British Signals Intelligence in the Trenches, 1915-1918: Part 2, Interpreter Operators

Jim Beach, James Bruce

Research output: Contribution to journalArticleResearchpeer-review

Abstract

This article uses prosopographical techniques to examine around 150 First World War signals intelligence personnel. Designated as ‘Interpreter Operators’ by the British army, these German-speakers listened to enemy and friendly messages that had leaked from telephone lines or were deliberately transmitted through the ground. Drawn from diverse ethnographic backgrounds, these men offer up a fascinating case study of an army harnessing language skills to support their military endeavours. They also highlight a paradoxical challenge facing all intelligence organisations; that in order to understand an opponent you must often employ those
with close personal or familial connections to that enemy.
Original languageEnglish
JournalJournal of Intelligence History
Publication statusAccepted/In press - 8 Feb 2019

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interpreter
military
First World War
telephone
intelligence
personnel
Military
language
Trench
Interpreter
Operator
Enemy
British Army
Telephone
Familial
German Speakers
Language Skills
Opponents
Army
Ethnographic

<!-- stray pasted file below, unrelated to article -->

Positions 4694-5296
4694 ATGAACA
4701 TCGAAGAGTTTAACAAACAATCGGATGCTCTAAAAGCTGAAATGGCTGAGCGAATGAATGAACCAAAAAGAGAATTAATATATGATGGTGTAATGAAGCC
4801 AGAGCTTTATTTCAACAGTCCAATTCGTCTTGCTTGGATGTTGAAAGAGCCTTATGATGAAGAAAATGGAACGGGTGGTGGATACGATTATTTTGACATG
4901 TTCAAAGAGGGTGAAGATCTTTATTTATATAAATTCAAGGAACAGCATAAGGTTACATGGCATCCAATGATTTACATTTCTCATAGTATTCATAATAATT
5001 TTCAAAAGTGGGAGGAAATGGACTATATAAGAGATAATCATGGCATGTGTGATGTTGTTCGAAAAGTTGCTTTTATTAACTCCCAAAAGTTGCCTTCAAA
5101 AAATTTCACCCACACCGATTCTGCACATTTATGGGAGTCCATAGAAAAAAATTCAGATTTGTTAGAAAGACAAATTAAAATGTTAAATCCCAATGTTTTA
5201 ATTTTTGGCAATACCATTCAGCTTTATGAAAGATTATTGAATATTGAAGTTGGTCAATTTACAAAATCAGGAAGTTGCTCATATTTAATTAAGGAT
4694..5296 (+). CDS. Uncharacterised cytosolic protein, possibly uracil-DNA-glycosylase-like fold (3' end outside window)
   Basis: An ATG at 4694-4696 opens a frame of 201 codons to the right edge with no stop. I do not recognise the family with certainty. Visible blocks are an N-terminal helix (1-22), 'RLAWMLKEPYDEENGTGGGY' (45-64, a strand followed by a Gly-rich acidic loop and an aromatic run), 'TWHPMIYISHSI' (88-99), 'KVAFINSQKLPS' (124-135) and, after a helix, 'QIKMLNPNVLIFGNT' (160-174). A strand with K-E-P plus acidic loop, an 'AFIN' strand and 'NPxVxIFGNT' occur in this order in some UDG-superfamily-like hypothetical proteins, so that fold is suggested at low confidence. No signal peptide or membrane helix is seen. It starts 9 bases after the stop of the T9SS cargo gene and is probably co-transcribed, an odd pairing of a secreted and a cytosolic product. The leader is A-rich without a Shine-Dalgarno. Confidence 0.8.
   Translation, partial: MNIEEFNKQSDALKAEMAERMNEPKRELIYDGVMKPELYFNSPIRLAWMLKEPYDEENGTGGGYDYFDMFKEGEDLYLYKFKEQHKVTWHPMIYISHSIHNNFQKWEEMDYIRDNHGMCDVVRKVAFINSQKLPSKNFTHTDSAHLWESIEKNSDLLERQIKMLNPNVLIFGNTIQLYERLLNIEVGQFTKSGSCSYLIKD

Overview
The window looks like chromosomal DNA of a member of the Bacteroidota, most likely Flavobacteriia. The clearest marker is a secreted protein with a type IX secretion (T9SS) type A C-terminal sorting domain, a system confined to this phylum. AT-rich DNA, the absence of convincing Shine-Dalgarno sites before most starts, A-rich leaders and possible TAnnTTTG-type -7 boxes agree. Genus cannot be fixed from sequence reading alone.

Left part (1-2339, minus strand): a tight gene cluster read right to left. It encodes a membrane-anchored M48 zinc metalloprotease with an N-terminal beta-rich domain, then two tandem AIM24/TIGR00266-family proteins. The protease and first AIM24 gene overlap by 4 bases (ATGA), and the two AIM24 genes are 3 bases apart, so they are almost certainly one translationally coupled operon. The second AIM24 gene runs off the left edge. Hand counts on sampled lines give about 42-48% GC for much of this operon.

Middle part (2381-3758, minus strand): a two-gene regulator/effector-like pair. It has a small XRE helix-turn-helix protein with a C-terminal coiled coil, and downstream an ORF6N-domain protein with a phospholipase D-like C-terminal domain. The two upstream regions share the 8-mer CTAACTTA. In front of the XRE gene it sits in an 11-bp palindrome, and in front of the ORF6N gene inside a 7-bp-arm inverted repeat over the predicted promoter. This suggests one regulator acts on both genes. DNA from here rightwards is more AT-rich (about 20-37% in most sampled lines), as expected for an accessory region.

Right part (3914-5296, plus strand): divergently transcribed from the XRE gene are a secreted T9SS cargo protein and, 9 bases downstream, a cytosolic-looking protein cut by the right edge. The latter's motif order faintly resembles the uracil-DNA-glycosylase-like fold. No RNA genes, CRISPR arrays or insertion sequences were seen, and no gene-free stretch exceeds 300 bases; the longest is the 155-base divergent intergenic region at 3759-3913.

Keywords

  • Signals intelligence; communications security; First World War; Western Front; British Expeditionary Force; Royal Engineers

Cite this

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issn = "1616-1262",
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British Signals Intelligence in the Trenches, 1915-1918: Part 2, Interpreter Operators. / Beach, Jim; Bruce, James.

In: Journal of Intelligence History, 08.02.2019.

Research output: Contribution to journalArticleResearchpeer-review

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AB - This article uses prosopographical techniques to examine around 150 First World War signals intelligence personnel. Designated as ‘Interpreter Operators’ by the British army, these German-speakers listened to enemy and friendly messages that had leaked from telephone lines or were deliberately transmitted through the ground. Drawn from diverse ethnographic backgrounds, these men offer up a fascinating case study of an army harnessing language skills to support their military endeavours. They also highlight a paradoxical challenge facing all intelligence organisations; that in order to understand an opponent you must often employ thosewith close personal or familial connections to that enemy.

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